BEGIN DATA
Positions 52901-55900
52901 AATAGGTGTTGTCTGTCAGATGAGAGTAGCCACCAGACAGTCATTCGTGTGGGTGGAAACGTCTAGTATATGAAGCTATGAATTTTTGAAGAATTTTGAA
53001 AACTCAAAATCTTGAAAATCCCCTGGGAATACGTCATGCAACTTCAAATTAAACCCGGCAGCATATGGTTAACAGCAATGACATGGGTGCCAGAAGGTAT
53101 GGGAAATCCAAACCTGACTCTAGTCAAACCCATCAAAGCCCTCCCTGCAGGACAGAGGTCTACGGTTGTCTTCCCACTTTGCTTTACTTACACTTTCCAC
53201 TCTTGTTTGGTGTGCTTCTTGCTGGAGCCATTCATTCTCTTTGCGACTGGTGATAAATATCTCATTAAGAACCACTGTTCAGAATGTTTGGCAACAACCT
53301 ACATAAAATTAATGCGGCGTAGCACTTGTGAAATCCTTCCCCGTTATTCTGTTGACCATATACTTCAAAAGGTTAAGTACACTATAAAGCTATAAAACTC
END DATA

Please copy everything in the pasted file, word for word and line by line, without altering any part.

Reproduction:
Positions 52901-55900
52901 AATAGGTGTTGTCTGTCAGATGAGAGTAGCCACCAGACAGTCATTCGTGTGGGTGGAAACGTCTAGTATATGAAGCTATGAATTTTTGAAGAATTTTGAA
53001 AACTCAAAATCTTGAAAATCCCCTGGGAATACGTCATGCAACTTCAAATTAAACCCGGCAGCATATGGTTAACAGCAATGACATGGGTGCCAGAAGGTAT
53101 GGGAAATCCAAACCTGACTCTAGTCAAACCCATCAAAGCCCTCCCTGCAGGACAGAGGTCTACGGTTGTCTTCCCACTTTGCTTTACTTACACTTTCCAC
53201 TCTTGTTTGGTGTGCTTCTTGCTGGAGCCATTCATTCTCTTTGCGACTGGTGATAAATATCTCATTAAGAACCACTGTTCAGAATGTTTGGCAACAACCT
53301 ACATAAAATTAATGCGGCGTAGCACTTGTGAAATCCTTCCCCGTTATTCTGTTGACCATATACTTCAAAAGGTTAAGTACACTATAAAGCTATAAAACTC